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The Cyber Threat and FBI Response

Statement Before the Senate Committee on Homeland Security and Governmental Affairs
Washington, D.C.

September 10, 2014

Good morning, Chairman Carper and Ranking Member Coburn. I appreciate the opportunity to appear before you today to discuss cyber, terrorism, and other threats to our nation and how the FBI is collaborating with our partners in government, law enforcement, and the private sector to prevent and combat them.

The Cyber Threat and FBI Response

We face cyber threats from state-sponsored hackers, hackers for hire, global cyber syndicates, and terrorists. They seek our state secrets, our trade secrets, our technology, and our ideas— things of incredible value to all of us. They seek to strike our critical infrastructure and to harm our economy.

Given the scope of the cyber threat, agencies across the federal government are making cyber security a top priority.

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Are we leaving our digital front doors wide open?

We give hackers a hand by being less than imaginative with security, says Izabella Kaminska.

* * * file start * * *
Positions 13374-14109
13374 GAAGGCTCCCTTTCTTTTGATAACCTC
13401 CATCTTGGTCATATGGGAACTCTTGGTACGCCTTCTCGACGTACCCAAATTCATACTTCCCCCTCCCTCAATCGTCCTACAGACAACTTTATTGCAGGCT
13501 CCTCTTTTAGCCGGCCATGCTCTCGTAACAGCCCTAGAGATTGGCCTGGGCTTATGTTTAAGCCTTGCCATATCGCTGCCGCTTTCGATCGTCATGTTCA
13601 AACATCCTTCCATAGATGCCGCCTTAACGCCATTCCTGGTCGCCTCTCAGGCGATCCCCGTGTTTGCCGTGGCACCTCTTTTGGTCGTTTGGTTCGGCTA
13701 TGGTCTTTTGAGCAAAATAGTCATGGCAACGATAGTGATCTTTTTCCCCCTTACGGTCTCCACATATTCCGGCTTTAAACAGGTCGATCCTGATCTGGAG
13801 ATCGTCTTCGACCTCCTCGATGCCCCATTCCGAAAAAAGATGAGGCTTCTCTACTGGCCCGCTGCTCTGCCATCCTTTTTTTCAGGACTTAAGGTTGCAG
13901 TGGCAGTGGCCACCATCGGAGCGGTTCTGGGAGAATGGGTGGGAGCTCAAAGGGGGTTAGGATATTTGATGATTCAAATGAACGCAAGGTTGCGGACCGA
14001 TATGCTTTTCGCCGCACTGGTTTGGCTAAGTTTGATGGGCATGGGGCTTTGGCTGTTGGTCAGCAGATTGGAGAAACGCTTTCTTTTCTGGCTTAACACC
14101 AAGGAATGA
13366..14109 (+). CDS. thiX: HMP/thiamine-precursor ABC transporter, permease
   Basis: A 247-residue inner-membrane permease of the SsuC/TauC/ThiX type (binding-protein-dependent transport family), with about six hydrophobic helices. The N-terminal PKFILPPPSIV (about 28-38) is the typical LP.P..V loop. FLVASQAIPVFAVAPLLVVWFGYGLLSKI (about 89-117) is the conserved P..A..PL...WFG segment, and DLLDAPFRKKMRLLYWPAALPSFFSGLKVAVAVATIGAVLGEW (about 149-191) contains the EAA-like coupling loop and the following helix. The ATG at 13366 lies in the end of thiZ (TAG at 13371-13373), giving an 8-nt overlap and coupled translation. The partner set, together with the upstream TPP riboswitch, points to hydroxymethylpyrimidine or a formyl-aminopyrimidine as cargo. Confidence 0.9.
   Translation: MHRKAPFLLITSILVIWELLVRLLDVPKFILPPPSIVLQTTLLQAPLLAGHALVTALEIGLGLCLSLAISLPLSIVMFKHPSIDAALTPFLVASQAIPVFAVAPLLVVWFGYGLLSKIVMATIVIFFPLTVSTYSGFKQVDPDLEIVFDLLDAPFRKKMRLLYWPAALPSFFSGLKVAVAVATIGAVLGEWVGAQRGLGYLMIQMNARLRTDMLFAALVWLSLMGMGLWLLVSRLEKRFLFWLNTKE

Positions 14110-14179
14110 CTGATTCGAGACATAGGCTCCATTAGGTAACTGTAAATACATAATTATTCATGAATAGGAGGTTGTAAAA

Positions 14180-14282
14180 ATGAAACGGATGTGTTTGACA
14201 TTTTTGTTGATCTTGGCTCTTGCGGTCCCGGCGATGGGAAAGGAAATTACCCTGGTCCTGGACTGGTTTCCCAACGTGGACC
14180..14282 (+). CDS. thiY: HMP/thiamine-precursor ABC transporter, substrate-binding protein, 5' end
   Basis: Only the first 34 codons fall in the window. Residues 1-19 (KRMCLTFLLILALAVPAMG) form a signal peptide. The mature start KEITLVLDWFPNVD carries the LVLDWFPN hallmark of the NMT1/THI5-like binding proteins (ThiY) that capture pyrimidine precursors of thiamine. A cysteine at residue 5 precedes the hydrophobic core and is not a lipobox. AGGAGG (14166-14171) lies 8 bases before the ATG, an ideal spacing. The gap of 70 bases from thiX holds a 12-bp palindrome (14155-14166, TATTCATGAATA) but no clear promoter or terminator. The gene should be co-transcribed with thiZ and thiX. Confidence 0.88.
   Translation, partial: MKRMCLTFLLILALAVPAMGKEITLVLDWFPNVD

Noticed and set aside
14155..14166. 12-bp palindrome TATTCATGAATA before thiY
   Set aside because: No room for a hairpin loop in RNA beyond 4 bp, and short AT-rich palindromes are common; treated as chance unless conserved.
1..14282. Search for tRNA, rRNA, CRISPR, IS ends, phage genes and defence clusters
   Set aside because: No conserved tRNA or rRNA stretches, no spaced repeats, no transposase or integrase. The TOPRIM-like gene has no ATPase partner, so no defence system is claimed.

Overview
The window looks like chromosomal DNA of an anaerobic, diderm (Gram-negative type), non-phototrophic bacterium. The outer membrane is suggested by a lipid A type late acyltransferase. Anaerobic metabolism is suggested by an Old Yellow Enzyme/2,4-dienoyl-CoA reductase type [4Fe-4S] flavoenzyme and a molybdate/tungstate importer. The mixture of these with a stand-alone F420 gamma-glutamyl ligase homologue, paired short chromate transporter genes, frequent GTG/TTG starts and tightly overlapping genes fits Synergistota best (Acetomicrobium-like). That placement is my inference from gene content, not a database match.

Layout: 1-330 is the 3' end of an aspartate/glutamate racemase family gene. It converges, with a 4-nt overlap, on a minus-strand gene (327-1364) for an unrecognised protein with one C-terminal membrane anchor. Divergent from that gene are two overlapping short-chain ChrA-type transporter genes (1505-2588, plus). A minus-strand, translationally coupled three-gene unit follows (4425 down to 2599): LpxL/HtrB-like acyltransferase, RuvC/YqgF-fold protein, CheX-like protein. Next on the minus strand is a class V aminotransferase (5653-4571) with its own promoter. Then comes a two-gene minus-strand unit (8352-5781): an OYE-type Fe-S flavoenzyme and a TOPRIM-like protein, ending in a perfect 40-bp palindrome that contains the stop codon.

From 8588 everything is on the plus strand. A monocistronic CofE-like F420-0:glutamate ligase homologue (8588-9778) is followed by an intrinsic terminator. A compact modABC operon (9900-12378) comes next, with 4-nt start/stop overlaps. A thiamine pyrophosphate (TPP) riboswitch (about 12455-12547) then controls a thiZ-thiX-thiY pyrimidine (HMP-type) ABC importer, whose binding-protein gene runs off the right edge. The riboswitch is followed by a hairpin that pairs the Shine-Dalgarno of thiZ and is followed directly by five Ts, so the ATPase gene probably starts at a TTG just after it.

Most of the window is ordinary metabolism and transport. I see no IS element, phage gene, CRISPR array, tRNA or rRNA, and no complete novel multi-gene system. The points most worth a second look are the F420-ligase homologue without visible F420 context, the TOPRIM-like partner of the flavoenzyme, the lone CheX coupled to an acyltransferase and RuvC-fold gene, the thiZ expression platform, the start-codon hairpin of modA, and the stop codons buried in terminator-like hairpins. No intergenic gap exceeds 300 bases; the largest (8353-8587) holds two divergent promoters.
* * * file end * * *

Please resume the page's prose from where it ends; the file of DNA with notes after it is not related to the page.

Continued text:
“Target. Home Depot. Jennifer Lawrence. Everyone gets hacked ”
FT, September 12

As we spend more of our lives and money online, our vulnerability to cyber attacks is clearly rising, but how serious is the risk?

As Donald Rumsfeld once said, it’s the unknown unknowns we have to fear most, and the cyber security threat falls distinctly into that category.

Surely it’s a known unknown?

Not necessarily. As the world gets more connected, hackers – whether financially or politically motivated – are becoming increasingly creative. More worryingly, technology tends to outpace the efforts of legislators and security services, creating the possibility of significant blind spots in national cyber defences.

Don’t we sometimes walk straight into the hackers’ traps?

Are you talking about phishing vulnerability, or storing naked pictures on the cloud?

Copyright: Financial Times, 2014.

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Home Depot Breach Bigger Than Target’s

Five-Month Attack on Terminals Put 56 Million Cards at Risk

By Robin Sidel

Home Depot Inc. said 56 million cards may have been compromised in a five-month attack on its payment terminals, making the breach much bigger than the holiday attack at Target Corp.

It was the first time the do-it-yourself retailer had defined the scale of a breach it said it was alerted to on Sept. 2. It also said for the first time that the malware has been eliminated from its systems.

The attack further highlighted the vulnerability of U.S. retailers to hackers that have been targeting their payment systems. Home Depot began a project to fully encrypt its payment terminal data this year, but was outpaced by the hackers, people familiar with the matter have said. The company said Thursday that the project is now complete in the U.S.

Copyright: Wall Street Journal, 2014.